With a deep roar from its rocket motors, Fireball XL5 hurled itself off the launch rail and soared towards the velvet blackness of space.
In the cockpit, Colonel Steve Zodiac addressed his artificial navigator, “Okay Robert, maintain course and speed.”
The transparent automaton responded in his usual simulated voice, “Main-tain-course-and-speed.”
Steve flipped the communication switch, “Any update on that signal, Matt?”
Professor Matic’s voice crackled back over the circuit, “The message is repeating, Steve, but there’s no new information as yet. The position seems to be the same, smack bang in the middle of Sector 25.”
“Guess we’ll just have to get there as fast as we can and hope that whoever’s in distress can hold out that long.”
The door of the cockpit slid smoothly open with a barely audible hiss and Venus entered.
“Do you think we’ll be in time, Steve?” she asked, her voice full of concern.
“We’ll do our best. If it’s physically possible, Fireball will get us there. She’s never let us down yet.” Steve stood up and turned to face Venus, trusting Robert’s programming to keep the ship on the correct course, “What about you? Is everything ready?”
Venus gave a small shrug, “It’s difficult to know what to be ready for, we don’t even know exactly what has happened. However, the sickbay is prepared and we’re carrying a full supply of anything we’re likely to need.”
Steve nodded, “Then all that’s left to do is to get there and see what it’s all about.”
As the days passed, the crew of XL5 continued to monitor the mysterious distress call. It was badly garbled, but they could make out the words ‘Please help’ and ‘extreme danger’ along with a set of coordinates that corresponded with the position that Professor Matic had calculated as the source of the distress call.
As Steve was musing about what they might find for the hundredth time, the neutroni receiver crackled into life, “Space City to XL5 – Come in XL5.”
“XL5 to Space City, receiving you Commander Zero.”
Zero’s gruff voice filled the cockpit, “How’s it going, Colonel? Anything further to report on that distress call?”
“Not a thing, Commander. Same story as before, a garbled message asking for help and warning of extreme danger.”
“Hmmm,” Steve could almost see Zero’s face pondering the problem, “Well, the second you know more, send a full report – got it?”
“Yes sir, we’ll do that. XL5 signing off.”
Steve closed the transmitter down and, with Robert back in control, headed to his cabin to get some rest.
By the next morning the World Space Patrol craft was nearing its destination.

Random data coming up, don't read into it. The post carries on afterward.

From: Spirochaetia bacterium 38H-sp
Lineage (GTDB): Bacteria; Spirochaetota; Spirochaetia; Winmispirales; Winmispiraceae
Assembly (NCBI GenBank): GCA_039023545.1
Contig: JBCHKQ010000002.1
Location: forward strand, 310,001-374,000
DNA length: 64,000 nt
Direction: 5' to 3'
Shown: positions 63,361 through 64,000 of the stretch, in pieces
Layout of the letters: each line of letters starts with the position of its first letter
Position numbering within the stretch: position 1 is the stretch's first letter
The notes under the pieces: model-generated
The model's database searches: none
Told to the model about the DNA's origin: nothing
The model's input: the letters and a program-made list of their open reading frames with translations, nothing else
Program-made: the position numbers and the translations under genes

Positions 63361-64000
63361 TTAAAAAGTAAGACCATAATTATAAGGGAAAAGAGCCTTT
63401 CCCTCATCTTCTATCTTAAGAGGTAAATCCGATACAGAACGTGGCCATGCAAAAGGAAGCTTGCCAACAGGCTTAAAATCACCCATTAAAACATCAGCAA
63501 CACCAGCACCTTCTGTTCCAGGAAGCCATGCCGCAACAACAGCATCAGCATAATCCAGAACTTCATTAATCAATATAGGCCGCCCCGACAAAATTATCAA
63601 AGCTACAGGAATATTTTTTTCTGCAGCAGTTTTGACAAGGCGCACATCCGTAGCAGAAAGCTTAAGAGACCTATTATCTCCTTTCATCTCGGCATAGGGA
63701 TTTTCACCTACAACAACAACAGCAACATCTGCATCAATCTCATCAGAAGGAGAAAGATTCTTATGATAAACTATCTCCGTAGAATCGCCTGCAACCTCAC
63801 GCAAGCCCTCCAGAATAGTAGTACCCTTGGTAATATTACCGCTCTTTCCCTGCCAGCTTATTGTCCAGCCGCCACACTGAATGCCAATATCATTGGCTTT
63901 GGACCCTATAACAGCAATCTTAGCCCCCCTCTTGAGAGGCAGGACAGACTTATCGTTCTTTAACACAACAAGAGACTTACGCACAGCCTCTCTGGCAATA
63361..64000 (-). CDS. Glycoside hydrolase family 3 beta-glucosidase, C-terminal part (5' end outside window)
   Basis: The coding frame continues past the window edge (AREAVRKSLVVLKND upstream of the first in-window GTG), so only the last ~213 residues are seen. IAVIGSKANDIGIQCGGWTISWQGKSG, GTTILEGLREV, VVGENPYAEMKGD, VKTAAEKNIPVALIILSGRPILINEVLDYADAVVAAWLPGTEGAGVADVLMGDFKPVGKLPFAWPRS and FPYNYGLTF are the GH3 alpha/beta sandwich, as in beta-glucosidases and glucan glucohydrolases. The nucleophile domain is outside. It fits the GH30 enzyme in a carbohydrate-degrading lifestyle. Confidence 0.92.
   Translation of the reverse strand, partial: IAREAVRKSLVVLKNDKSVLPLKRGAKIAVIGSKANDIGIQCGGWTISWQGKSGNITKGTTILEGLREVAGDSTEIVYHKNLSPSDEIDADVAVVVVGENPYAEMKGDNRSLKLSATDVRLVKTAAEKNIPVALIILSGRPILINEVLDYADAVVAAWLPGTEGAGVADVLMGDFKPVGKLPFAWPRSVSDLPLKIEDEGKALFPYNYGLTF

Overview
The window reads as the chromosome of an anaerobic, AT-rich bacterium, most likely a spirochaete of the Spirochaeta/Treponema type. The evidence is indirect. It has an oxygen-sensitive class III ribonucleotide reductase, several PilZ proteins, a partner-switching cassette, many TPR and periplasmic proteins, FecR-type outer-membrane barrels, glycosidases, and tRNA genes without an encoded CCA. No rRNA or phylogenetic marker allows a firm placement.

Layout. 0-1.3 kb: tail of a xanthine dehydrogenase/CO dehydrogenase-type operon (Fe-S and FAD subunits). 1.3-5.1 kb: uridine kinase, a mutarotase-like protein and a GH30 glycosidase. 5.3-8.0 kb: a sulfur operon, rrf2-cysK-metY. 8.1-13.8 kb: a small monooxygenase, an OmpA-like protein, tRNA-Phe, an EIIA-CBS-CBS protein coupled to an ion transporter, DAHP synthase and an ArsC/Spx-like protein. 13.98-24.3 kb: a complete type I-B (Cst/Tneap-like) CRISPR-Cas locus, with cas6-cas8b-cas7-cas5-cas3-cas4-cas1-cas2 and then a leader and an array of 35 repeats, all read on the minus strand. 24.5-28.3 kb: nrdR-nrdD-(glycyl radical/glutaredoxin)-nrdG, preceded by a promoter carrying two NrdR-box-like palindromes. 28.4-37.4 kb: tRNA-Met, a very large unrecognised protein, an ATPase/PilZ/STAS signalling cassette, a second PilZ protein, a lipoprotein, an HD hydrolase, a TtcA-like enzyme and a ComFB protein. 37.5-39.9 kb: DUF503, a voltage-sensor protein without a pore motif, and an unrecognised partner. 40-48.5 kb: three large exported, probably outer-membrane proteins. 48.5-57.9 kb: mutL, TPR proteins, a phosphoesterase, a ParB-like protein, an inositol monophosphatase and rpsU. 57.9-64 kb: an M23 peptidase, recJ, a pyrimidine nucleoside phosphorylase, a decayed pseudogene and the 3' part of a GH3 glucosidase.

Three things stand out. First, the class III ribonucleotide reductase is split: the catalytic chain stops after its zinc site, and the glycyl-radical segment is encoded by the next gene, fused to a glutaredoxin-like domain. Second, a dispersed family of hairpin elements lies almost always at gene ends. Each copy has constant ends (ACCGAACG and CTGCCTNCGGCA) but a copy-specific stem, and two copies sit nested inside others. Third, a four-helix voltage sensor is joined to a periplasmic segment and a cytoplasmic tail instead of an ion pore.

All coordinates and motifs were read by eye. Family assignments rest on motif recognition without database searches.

“I’ll take over, Robert,” Steve said, sitting down in the port-side control chair, “Matt, we’re approaching those coordinates. Tell me you have something more on that signal?”
“I’m afraid not, Steve, still the same signal repeating – and just as distorted as it was before. Wait!” Matt’s voice was suddenly excited, “I think I’m getting something on the spacemascope! Steer 1-4-2, Zero-Blue.”
Steve complied, turning the craft to the new course.
“What is it, Matt?”
“It’s a space vessel of some kind, looks like an Earth design. I’m running it through the astro-records library.”
Steve heard the whirring of a tape bank on the comm channel from the navigation bay before Matt replied, “It’s an old XK Ship, Steve. Looks like XK7.”
“The XK7?” Steve replied wonderingly, “That was an experimental cryo-ship wasn’t it?”
“Sure was, and it was listed as lost almost 20 years ago.”
“If the crew were in their cryo-bays, that could explain how they survived this long.” Steve mused, “I’ll bring Fireball alongside, then Venus and I will go over there and find out what’s been happening.”
“Roger Steve!” Matt replied.
A few minutes later, Steve met Venus in the navigation bay.
“Right, let’s go!”
With a whoosh of compressed air, they were ejected into space one after the other. They switched on their thruster packs and began the short space-walk towards the rectangular hatch on the side of the cigar-shaped XK7 rocket.
“What do you think their chances are?” Steve asked as they approached the airlock.
“Cryo-science is still a relatively unknown field. But early studies showed that if the process was interrupted and a subject brought out of cryo-sleep too quickly, it could lead to disorientation, confusion and in some cases, irrational behaviour and violence.”
“Then let’s take no chances, have your coma-ray ready,” Steve advised, reaching for the entry mechanism.
The hatch slid open and they floated inside, sinking slowly to the deck as the artificial gravity system took over. Then the inner hatchway opened and they cautiously proceeded into the ship.
The XK7 was smaller than XL5, but it had the familiar central corridor common to most Earth-built spacecraft.
“Let’s check the command module first, then we’ll take a look at the cryo-bay,” Steve suggested.
“Raise your hands, both of you!”
The voice cracked like a whip as Steve and Venus spun to face the person who had spoken. Steve’s coma-ray was already held at firing position, but before he could squeeze the trigger, it was blasted out of his hand by the stranger’s own weapon.
“I said raise your hands!” the stranger barked threateningly, “Otherwise my next shots will be aimed at your hearts!”
TO BE CONTINUED…
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